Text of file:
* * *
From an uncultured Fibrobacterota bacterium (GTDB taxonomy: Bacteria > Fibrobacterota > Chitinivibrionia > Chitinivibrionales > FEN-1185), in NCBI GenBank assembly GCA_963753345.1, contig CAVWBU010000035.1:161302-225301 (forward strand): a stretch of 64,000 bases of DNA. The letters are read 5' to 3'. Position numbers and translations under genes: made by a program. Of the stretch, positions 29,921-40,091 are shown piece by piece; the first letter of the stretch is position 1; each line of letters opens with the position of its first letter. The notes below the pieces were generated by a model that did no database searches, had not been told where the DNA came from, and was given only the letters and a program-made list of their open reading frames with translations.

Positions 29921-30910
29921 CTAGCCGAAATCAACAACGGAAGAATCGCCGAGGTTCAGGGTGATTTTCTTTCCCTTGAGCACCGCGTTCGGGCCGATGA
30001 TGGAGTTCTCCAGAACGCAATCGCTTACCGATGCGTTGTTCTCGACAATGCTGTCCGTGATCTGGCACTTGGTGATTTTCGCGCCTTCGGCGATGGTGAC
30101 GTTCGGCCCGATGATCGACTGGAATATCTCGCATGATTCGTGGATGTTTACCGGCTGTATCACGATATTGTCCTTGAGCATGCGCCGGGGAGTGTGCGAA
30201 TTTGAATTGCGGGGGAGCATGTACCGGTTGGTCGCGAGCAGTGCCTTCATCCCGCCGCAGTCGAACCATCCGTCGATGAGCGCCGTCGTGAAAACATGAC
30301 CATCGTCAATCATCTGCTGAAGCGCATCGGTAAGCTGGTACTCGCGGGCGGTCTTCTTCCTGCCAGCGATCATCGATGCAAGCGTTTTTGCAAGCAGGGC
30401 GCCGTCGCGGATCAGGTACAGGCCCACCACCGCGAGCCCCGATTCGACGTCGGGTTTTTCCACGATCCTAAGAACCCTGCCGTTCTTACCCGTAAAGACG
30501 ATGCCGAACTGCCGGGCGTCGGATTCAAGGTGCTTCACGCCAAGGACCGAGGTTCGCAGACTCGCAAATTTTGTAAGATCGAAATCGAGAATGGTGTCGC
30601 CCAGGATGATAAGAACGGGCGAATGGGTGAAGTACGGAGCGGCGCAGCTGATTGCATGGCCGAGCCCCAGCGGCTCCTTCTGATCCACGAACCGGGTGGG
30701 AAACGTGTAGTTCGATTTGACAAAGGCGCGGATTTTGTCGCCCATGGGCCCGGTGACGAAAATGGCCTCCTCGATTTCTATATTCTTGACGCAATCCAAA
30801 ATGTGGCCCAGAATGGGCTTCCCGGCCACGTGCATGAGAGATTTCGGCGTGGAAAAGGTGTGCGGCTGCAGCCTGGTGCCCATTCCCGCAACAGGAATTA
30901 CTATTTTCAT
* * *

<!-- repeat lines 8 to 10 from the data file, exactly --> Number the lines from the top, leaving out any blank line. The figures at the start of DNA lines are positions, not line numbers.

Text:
30401 GCCGTCGCGGATCAGGTACAGGCCCACCACCGCGAGCCCCGATTCGACGTCGGGTTTTTCCACGATCCTAAGAACCCTGCCGTTCTTACCCGTAAAGACG
30501 ATGCCGAACTGCCGGGCGTCGGATTCAAGGTGCTTCACGCCAAGGACCGAGGTTCGCAGACTCGCAAATTTTGTAAGATCGAAATCGAGAATGGTGTCGC
30601 CCAGGATGATAAGAACGGGCGAATGGGTGAAGTACGGAGCGGCGCAGCTGATTGCATGGCCGAGCCCCAGCGGCTCCTTCTGATCCACGAACCGGGTGGG